Trump could trigger disastrous consequences as he shuns global cooperation on COVID-19 treatment
Critics warn that President Donald Trump's spurning of international cooperation on Covid-19 could result in disaster and set back efforts to cure the disease even as the president promised in a town hall with Fox News Sunday that the U.S. would have a vaccine for the coronavirus by the end of the year.
As Politico reported, Trump's approach to vaccine development is raising alarm among international diplomats and advocates who fear the White House's rejection of cooperative efforts hints at a future stance that will emphasize competing with other countries for a vaccine rather than ensuring one is available for everyone in the world.
"You would think that, based on the past, that the U.S. would be a galvanizing, lead element in pushing for transparency and early planning," Stephen Morrison, senior vice president at the Center for Strategic and International Studies told Politico. "I don't think that's true in this administration."
According to Politico:
The Trump administration's apparent lack of interest in cooperation has alarmed global health officials and diplomats as they seek to end a pandemic that has disabled economies and killed more than 240,000 people worldwide. The concerns are only deepening as President Donald Trump and his aides squabble with China and the WHO over the origins of the virus.
The fear is that Trump will be content with allowing the race to develop and distribute the vaccine to devolve into a global contest—and that poorer countries will be left behind in the rush to procure doses. In essence: that the president's "America First" view of world affairs as an atavistic scramble for power will lead to unnecessary suffering and death.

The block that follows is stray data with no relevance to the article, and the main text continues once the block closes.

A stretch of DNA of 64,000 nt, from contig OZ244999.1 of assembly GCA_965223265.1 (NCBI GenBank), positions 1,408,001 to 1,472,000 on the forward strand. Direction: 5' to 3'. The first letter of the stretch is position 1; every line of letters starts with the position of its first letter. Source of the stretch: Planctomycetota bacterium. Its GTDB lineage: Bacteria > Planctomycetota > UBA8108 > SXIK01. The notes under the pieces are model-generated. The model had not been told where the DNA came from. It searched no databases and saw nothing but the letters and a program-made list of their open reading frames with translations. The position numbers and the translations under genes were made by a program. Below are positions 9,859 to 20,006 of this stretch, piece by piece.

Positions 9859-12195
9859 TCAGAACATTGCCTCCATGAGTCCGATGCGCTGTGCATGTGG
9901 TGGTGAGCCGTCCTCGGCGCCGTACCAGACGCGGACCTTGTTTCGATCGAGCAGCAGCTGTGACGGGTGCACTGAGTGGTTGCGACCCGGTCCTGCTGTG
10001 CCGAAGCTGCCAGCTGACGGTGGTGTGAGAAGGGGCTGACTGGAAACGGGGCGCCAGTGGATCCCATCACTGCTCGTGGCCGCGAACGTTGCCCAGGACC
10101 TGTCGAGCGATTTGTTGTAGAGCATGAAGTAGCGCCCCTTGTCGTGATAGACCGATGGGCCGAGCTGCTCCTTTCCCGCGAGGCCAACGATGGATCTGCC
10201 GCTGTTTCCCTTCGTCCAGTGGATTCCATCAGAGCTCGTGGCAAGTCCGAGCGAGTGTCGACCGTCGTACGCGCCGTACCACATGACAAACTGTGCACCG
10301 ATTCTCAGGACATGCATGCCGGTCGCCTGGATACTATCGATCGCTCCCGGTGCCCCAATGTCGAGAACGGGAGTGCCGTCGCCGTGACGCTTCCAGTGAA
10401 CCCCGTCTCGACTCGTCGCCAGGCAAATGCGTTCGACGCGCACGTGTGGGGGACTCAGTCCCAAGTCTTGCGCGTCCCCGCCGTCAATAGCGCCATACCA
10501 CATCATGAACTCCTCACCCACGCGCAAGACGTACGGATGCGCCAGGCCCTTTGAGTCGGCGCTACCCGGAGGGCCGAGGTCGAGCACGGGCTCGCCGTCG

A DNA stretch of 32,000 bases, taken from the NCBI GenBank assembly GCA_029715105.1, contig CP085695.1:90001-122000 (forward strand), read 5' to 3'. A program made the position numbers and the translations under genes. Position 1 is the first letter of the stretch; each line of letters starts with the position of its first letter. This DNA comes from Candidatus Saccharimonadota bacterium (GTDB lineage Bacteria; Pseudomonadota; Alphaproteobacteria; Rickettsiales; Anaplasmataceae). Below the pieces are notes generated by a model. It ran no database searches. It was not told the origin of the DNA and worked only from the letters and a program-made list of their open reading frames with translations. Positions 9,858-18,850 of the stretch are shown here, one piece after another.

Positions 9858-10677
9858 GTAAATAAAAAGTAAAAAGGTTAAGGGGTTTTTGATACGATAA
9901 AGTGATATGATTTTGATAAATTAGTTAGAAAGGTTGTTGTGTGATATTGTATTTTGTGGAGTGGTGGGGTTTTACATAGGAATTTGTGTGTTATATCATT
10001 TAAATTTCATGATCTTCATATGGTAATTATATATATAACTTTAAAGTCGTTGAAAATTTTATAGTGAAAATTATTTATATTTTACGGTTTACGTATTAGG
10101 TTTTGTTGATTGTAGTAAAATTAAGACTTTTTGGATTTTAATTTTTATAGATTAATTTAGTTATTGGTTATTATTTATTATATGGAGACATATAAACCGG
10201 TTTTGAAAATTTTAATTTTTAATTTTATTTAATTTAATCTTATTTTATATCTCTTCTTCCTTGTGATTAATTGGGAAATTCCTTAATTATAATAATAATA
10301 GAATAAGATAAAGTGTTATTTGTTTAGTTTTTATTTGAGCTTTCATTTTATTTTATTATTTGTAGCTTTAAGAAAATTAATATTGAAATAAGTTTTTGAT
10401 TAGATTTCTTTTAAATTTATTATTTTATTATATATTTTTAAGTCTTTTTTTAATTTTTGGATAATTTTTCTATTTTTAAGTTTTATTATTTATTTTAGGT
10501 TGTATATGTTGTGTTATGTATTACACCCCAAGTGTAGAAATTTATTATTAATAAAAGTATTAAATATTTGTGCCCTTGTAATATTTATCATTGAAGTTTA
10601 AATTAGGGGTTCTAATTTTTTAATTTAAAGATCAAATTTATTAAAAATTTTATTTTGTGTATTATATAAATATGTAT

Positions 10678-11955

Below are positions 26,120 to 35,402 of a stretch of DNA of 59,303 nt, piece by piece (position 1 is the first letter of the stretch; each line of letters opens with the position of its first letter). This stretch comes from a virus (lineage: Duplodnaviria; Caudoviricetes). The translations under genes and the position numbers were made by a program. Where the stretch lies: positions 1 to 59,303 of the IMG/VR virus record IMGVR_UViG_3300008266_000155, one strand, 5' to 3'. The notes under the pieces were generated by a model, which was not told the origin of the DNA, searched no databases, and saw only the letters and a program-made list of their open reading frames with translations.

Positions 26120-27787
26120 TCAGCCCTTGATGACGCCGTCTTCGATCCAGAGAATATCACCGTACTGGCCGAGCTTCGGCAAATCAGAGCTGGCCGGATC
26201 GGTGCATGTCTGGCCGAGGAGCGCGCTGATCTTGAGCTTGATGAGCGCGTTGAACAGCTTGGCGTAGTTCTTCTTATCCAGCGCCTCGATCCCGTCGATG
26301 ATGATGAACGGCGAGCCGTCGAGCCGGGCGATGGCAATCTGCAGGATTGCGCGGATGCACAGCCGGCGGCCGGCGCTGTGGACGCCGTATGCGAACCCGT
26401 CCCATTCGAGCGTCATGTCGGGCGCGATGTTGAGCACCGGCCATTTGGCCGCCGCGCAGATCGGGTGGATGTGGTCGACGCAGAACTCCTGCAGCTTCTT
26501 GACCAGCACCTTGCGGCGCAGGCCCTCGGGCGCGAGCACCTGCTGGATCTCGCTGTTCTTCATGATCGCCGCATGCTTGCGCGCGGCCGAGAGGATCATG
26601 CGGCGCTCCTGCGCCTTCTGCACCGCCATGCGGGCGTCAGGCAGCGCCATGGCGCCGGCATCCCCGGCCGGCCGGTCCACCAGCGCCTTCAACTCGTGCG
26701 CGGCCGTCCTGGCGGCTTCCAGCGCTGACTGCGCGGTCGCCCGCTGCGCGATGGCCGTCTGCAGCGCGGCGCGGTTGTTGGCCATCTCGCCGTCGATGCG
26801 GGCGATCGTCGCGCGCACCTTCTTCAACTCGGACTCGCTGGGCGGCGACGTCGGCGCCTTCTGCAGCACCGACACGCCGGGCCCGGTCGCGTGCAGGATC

Vaccinating the world's population againt the disease is expected to cost upwards of $20 billion for what European leaders described as a "unique global public good of the 21st century."
On Sunday, Trump told Fox News that the U.S. would have a vaccine available for the country's population by the end of the year, a timeline that is not shared by the nation's top health officials.
Attorney Max Kennerly, an outspoken critic of the president, noted on Twitter that Trump's prior moves on vaccine development don't stir much confidence, particularly the firing of vaccine expert Dr. Rick Bright in April after the Health and Human Services (HHS) Biomedical Advanced Research and Development Authority (BARDA) director resisted efforts by Trump to promote untested coronavirus treatments.
"The Trump admin already botched the development and use of viral testing, gave blanket authorization for the use of poorly-performing antibody tests, and recently removed Dr. Bright as head of BARDA at HHS," tweeted Kennerly. "There's no limit to how badly they can screw up a vaccine."
The president's rejection of international cooperation, said the Center for a New American Security's Ilan Goldberg, could be a move with ramifications on a world-historic scale.
"Trump's refusal to participate in a coordinated global effort to respond to COVID19 is the 21st century equivalent of the U.S. not joining the League of Nations," said Goldberg. "The results may be catastrophic."